I agree making friends is hard. Especially when you’re weeding out the fake friends from the real friends.
Unfortunately to obtain these real friends you have to go through the process of actually getting to know these people. You know you’re friends when they open something up about themselves that they don’t usually share with people.
If you ever thought “well this is onesided,” like for instance that you’re the only one revealing certain things about yourself. That means there was never a friendship. They’re not your friend.
Now I could be wrong. Yet if it seems like you’re the only one sharing your “issues” or information about yourself. If you make clear you want to hang out with them and they never seem to be there unless they have their own “issues”.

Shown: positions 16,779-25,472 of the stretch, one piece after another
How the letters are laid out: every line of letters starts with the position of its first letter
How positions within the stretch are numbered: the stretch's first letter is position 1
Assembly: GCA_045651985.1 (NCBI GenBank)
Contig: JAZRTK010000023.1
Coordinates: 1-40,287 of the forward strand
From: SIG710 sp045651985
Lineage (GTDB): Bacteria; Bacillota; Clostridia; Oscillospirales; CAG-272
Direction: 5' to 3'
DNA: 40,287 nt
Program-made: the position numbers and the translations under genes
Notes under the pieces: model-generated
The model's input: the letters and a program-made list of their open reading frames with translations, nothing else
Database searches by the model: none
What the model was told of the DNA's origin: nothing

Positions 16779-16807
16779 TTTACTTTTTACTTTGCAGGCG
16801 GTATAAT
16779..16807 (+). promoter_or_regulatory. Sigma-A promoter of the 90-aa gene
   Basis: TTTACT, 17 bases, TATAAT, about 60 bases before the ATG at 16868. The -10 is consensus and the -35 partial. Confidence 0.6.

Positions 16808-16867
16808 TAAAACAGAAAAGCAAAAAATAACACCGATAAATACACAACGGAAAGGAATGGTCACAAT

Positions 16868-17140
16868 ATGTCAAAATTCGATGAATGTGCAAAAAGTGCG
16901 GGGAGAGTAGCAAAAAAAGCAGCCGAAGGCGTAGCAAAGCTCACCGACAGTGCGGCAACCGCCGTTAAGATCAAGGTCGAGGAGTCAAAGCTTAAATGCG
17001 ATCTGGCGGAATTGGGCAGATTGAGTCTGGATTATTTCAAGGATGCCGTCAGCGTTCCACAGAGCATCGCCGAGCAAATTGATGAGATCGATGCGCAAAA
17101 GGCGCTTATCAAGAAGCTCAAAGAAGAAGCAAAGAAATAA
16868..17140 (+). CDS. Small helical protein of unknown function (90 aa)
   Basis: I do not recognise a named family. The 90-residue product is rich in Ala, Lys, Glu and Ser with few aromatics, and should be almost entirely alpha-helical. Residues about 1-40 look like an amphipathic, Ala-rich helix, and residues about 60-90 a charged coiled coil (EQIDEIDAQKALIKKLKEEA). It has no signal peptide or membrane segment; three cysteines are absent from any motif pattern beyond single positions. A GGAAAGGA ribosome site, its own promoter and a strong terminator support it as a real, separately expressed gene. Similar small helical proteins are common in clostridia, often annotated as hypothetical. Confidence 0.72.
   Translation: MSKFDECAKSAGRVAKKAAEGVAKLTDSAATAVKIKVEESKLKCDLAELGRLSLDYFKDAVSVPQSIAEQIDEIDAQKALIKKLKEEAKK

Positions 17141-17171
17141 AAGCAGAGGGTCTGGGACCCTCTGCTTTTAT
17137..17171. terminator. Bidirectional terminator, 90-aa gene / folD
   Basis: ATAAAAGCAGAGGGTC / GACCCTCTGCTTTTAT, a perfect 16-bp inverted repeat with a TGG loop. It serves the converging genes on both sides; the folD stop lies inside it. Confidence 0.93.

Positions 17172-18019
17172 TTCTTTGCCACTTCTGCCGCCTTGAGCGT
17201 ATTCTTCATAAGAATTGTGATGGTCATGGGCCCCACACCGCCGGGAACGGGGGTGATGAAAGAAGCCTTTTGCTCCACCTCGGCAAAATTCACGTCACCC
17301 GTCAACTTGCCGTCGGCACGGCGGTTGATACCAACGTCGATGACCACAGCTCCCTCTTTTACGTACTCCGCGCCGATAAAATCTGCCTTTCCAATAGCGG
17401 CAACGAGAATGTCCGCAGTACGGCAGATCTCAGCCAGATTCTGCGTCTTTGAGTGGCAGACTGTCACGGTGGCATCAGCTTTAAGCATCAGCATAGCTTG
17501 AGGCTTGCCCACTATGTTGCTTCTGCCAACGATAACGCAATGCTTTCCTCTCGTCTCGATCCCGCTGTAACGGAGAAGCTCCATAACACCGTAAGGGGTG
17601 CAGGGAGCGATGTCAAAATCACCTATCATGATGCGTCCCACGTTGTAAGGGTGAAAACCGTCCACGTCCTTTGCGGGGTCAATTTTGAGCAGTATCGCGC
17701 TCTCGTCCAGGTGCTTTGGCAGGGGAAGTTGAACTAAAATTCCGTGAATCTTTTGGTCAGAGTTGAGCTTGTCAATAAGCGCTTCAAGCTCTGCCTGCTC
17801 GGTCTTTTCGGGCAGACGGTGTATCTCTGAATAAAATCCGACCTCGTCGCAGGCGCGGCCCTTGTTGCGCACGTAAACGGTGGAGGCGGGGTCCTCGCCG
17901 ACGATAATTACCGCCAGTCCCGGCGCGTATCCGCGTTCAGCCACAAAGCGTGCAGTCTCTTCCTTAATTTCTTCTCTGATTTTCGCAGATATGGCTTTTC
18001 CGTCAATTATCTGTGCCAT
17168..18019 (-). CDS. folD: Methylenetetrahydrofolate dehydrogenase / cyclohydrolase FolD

That is not a friendship.
I can pretty much sum up that I’ve only one real IRL friend (I am not sure, but compared to the others.) There are over 300 people I know. There are 20 that might know things about me. There are 10 that know enough about me that could claim they’re actually my friend. Out of all these people I know IRL only 1 person is someone I confine in and I hangout with.
(The only other person I confine in is my therapist.)
Everyone that I’ve met is either from a hobby/interest. A club, library or through human services. So just going out and about daily life and telling people “hey, I am so & so. I am here,” is the right way. You’re doing nothing wrong.
#bethelight? (It is a concept I borrowed from a person that is wonderful. She says,)
It’s the idea that when we feel like no one can give us the support and care we need, we give that love and light out to others. We set an example of how people should be treated. Treat others how you wish you were treated when you were in a crisis. Be the light in someone else’s darkness.